Bay Area Headlines: Tuesday, 7/14/20, AM
CA Shuts Back Down / Mail-In Ballot Anxiety in CA / Superior Court Judge Denies Sutter Health's Attempts To Delay Antitrust Settlement Payment / Bay Area School Districts Deliberate How To Reopen
CA Shuts Back Down
California is again ordering sweeping closures of non-essential businesses statewide as the coronavirus continues to spread and hospital beds fill up.
Bars, indoor restaurants, malls and movie theaters are being told to close all over the state. In 30 counties on California’s watch list, gyms, churches, and hair and nail salons will be shut down again, too.
The move is part of a long-held promise by Governor Gavin Newsom to scale back the state’s reopening if the coronavirus begins to spread beyond control:
“We’re seeing an increase in the spread of the virus. So that’s why it’s incumbent upon all of us to recognize, soberly, that COVID-19 is not going away anytime soon.”
The announcement marks the state’s biggest step back since Newsom first issued his statewide stay-at-home order in March.
Some guidelines varied wildly from county to county in recent weeks. That’s resulted in confusion and some residents traveling to other areas for shopping and services.
Mail-In Ballot Anxiety in CA
With the coronavirus pandemic raging, California is part of a growing number of states increasing mail-in balloting to avoid crowds at polling places. But the last election shows it’s not a failsafe practice.
The California secretary of state's election data obtained by the AP showed 102,428 mail-in ballots were disqualified in the state’s 58 counties. That’s about 1.5% of the nearly 7 million mail-in ballots returned. That percentage is the highest in a primary since 2014, and the overall number is the highest in a statewide election since 2010.
So what went wrong? Well, the most common problem, by far, in California was missing the deadline for the ballot to be mailed and arrive. To count in the election, ballots must be postmarked on or before Election Day and received within three days afterward. Statewide, more than 70,000 ballots missed those marks. Another 27,000 either didn't have a signature, or the signature didn't match the one on record for the voter.
Last March, the highest rejection rate in California was in San Francisco, where nearly 10,000 ballots, or nearly 5% of the total, were set aside, mostly because they did not arrive on time. By contrast, in rural Plumas County northeast of Sacramento, all of the 8,207 mail-in ballots received were accepted.
In response to the coronavirus outbreak, Governor Gavin Newsom in June signed a law requiring county election officials to mail a ballot to all the state’s nearly 21 million registered voters for the November election.
He called mail-in voting safe and secure, pointing to a series of studies that found no evidence of significant fraud. States across the political spectrum rely solely on mail ballots, including Colorado, Utah and Washington.
In preparation for November, the state is launching a ballot-tracking tool that will quickly alert voters if they need to take action, such as adding a missing signature. Another change: The state is extending the window for mail ballots to arrive to 17 days after Election Day.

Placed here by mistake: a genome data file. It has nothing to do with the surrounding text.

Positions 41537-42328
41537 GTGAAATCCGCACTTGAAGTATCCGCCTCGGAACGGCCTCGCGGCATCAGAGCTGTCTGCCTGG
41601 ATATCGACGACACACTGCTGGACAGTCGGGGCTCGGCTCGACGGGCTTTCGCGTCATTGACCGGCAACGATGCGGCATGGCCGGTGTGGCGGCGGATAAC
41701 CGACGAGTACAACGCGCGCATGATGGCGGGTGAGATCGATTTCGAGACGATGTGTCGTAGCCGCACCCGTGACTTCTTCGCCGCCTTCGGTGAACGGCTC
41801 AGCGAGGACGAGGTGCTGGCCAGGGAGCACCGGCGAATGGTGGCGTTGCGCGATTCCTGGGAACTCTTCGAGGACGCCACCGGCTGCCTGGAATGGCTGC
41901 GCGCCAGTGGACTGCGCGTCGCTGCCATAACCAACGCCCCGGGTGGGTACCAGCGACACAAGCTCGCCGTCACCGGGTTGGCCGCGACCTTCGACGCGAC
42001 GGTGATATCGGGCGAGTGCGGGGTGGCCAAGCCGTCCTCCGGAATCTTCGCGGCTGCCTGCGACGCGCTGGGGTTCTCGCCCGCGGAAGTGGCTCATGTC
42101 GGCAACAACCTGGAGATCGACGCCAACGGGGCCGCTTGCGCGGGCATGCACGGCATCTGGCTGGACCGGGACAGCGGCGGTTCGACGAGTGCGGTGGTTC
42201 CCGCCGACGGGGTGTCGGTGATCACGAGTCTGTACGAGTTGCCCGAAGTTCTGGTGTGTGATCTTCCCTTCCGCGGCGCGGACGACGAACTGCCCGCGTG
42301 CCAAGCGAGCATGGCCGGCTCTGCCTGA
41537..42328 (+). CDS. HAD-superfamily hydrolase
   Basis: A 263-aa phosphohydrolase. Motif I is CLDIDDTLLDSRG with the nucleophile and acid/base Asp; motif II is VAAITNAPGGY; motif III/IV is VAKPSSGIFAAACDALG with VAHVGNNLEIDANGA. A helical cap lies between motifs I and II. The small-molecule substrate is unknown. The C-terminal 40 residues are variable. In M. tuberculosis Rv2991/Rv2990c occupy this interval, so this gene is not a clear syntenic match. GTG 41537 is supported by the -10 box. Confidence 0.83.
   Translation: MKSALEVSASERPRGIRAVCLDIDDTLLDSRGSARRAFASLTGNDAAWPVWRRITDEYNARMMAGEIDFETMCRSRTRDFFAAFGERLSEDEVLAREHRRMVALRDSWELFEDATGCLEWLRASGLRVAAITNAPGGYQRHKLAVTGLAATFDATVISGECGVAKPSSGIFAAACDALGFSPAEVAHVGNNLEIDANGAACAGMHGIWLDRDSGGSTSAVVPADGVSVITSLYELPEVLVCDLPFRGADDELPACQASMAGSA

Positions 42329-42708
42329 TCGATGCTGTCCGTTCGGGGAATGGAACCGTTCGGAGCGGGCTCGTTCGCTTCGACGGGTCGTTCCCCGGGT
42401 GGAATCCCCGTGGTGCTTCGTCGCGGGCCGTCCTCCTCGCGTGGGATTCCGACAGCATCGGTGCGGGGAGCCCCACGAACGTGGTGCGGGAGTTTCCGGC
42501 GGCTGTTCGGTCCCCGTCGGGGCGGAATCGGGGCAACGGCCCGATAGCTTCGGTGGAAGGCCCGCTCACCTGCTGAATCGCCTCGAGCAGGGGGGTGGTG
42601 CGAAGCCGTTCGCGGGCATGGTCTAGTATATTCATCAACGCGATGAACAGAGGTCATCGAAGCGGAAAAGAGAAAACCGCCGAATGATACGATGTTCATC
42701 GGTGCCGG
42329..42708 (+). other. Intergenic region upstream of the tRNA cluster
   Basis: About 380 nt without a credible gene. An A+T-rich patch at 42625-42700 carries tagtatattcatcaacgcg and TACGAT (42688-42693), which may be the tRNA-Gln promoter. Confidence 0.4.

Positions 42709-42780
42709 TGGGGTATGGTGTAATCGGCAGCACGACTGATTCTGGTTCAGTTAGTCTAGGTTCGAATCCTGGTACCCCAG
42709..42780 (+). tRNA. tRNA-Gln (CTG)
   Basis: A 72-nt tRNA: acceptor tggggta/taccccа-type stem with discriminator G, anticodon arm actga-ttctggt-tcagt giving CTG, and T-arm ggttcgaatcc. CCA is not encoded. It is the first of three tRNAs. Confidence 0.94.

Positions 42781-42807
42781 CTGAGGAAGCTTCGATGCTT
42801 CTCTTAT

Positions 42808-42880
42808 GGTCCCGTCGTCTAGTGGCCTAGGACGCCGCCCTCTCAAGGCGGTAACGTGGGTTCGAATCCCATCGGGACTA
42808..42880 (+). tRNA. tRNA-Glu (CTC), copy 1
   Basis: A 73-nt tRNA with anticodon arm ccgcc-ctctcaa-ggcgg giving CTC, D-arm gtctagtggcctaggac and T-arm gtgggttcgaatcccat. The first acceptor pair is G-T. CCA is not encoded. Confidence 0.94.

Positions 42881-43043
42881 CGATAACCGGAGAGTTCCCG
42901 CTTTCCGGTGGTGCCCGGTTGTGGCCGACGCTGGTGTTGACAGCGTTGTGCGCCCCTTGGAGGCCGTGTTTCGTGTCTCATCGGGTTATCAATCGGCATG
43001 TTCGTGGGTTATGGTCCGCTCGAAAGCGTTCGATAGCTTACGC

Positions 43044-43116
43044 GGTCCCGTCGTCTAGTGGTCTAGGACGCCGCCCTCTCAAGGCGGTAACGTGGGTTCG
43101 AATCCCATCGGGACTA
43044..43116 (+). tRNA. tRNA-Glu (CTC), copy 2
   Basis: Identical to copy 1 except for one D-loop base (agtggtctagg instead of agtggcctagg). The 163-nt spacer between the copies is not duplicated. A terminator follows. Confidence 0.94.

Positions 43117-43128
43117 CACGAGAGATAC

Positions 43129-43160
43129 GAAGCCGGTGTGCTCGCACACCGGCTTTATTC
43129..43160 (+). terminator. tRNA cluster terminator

Superior Court Judge Denies Sutter Health's Attempts To Delay Antitrust Settlement Payment
California hospital system Sutter Health says the pandemic is making it hard for them to pay off half a billion dollars in settlement money to the state. But a state judge won’t extend the deadline.
Late in 2019, Sutter Health settled a lawsuit from California Attorney General Xavier Becerra. He says the system price-gouges patients, over-pays executives and hides information about the cost of care.
Now Sutter says it needs more time to pay, because COVID-19 is straining its budget. A San Francisco Superior Court judge denied that request last week.
University of Southern California health economist Glenn Melnick says he agrees with the ruling:
“Basically they’re saying we want to use the losses to justify keeping our market power to charge above market prices, and that to me doesn’t seem to be in the best interest of consumers.”
The hospital industry says in general, the pandemic HAS been tough, especially for independent rural hospitals. Many facilities have lost revenue from canceling elective surgeries, and have had to buy special protective gear.
But some experts argue that larger health systems have deep reserves that cushion them from COVID-19’S economic toll.
Bay Area School Districts Deliberate How To Reopen
The California Department of Education has directed local districts to develop their own models for resuming schools . However, there is little agreement about how to do it.
The Alameda and Berkeley unified school districts are planning a combination of online and in class instruction. Both the San Lorenzo unified school district and the Oakland unified school district will begin with distance learning and hope to begin some in-class instruction at a later date.
In the South Bay, students at Santa Clara County schools will also start the school year with virtual classes. Schools in San Jose were initially planning for as many students as possible to return for in person instruction, but are now reassessing. The teachers union says teachers don’t feel safe enough to return to class.
Plans for reopening are subject to change as districts await further guidance from state and local health officials.
Studies indicate that children face the lowest risk among age groups for COVID-19 and are less likely to transmit it.
And distance learning can be challenging. According to the New York Times, research shows most students fell behind during the last term of the year, with low income students being hit hardest.